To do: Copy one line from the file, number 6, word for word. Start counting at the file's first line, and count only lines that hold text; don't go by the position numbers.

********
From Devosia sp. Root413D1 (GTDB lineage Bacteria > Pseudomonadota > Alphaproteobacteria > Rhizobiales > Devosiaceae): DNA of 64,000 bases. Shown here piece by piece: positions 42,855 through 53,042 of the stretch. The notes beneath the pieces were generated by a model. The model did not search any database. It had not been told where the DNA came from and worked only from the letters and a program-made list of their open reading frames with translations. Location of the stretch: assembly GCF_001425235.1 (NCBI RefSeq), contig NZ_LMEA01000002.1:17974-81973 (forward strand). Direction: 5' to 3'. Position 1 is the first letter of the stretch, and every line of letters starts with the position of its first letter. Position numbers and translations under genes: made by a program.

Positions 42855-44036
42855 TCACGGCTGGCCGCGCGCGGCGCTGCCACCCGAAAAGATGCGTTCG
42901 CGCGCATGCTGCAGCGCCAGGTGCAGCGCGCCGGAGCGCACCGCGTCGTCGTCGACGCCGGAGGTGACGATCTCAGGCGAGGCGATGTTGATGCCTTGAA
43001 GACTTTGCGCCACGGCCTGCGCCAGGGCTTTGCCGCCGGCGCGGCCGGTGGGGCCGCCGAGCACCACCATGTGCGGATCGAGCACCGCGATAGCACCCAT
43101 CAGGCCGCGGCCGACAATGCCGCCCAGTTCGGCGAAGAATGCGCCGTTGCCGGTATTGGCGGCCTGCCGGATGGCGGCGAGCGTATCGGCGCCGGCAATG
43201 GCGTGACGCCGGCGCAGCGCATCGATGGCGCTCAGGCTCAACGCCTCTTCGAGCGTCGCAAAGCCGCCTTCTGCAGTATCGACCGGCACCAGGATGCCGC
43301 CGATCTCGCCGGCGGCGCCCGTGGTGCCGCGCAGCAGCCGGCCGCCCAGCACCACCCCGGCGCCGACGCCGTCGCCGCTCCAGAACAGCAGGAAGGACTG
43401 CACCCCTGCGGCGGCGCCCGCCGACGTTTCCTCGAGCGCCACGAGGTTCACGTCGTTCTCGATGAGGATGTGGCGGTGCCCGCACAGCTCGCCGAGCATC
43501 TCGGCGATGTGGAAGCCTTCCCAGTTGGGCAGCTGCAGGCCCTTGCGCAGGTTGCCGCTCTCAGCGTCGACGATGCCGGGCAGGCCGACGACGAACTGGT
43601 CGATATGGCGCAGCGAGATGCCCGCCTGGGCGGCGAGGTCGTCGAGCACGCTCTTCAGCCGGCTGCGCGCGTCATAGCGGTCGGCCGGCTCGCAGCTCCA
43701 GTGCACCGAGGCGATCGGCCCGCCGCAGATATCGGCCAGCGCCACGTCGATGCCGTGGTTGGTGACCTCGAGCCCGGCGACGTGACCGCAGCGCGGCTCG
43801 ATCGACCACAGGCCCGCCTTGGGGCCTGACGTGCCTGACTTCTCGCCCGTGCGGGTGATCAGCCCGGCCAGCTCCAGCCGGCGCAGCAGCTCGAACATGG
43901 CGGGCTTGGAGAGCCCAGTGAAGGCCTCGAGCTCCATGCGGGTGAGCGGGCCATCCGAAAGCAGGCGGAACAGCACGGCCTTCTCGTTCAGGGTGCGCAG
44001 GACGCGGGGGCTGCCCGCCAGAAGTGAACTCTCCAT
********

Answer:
43101 CAGGCCGCGGCCGACAATGCCGCCCAGTTCGGCGAAGAATGCGCCGTTGCCGGTATTGGCGGCCTGCCGGATGGCGGCGAGCGTATCGGCGCCGGCAATG